NASA just captured video of a powerful solar flare that erupted and rained down plasma in giant loops.
The phenomenon is called coronal rain:
Coronal rain happens when super-hot plasma from a solar flare falls back to the sun's surface in arching loops that get twisted by magnetic fields.
As the plasma falls back to the surface, it rapidly cools down from millions of kelvins to just a few tens of thousands of kelvins, according to NASA. That makes the sun's atmosphere much hotter than the surface.
"The details of how this happens is a mystery that scientists continue to puzzle out," NASA said in a statement.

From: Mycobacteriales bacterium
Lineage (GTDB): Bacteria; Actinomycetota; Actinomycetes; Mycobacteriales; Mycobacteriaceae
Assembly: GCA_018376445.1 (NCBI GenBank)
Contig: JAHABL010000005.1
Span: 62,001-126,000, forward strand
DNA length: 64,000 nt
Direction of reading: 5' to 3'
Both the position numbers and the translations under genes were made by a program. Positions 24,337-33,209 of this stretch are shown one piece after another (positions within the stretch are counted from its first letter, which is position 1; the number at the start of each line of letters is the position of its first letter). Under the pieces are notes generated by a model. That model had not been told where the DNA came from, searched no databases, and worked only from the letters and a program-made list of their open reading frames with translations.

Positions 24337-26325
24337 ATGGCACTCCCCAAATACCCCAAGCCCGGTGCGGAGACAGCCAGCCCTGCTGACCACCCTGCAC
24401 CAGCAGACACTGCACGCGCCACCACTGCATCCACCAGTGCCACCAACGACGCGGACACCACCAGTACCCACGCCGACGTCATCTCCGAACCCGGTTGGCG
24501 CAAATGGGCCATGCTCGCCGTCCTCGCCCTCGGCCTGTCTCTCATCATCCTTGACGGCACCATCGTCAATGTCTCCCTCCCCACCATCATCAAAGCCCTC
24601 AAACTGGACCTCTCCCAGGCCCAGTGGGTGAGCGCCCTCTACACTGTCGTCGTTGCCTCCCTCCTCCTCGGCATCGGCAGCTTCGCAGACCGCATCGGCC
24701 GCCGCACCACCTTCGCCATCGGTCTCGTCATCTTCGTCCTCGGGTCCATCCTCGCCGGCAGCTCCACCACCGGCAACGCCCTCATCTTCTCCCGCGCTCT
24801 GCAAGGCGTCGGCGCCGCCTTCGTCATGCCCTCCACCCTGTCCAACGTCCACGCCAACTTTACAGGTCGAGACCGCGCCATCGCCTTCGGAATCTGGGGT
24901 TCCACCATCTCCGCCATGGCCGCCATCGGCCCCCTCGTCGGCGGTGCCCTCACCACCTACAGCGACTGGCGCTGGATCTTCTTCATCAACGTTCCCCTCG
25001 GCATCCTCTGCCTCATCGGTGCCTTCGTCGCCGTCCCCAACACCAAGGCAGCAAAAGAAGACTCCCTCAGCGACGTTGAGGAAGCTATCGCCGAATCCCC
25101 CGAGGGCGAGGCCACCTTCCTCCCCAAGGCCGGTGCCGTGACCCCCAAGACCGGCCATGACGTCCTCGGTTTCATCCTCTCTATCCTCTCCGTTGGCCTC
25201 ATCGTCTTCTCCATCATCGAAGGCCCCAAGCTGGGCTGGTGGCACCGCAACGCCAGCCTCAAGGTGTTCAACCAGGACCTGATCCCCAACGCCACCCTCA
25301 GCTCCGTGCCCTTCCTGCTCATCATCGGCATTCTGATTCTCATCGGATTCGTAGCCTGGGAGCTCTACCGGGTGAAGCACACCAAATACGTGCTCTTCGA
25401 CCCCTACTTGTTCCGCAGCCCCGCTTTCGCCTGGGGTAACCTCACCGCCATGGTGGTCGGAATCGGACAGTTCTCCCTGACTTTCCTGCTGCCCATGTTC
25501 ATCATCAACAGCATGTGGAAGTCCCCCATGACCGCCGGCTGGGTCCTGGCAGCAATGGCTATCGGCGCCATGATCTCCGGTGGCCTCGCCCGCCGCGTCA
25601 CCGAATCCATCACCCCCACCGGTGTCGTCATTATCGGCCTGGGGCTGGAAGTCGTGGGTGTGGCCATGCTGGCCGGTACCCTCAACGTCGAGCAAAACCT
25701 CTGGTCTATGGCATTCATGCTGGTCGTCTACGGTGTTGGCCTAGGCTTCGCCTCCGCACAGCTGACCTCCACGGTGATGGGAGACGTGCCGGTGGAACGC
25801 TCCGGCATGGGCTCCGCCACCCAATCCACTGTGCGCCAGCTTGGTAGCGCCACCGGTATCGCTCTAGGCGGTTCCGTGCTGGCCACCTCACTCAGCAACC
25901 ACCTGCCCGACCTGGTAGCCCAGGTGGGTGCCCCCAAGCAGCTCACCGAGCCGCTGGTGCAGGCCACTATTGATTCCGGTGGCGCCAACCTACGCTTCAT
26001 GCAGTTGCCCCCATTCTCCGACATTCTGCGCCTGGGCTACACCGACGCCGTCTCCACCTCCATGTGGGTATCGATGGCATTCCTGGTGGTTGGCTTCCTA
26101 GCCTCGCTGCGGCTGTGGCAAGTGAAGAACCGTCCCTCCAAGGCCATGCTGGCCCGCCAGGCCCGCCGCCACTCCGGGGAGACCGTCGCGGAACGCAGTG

NASA is trying to learn more about solar dynamics and how the surface of the sun behaves. We need to learn more because a powerful solar flare has the potential to fry our electric grid if one ever hits Earth.
Some solar flares are massive, too. The European Space Agency recently released an image to illustrate how large a flare can be compared to Earth: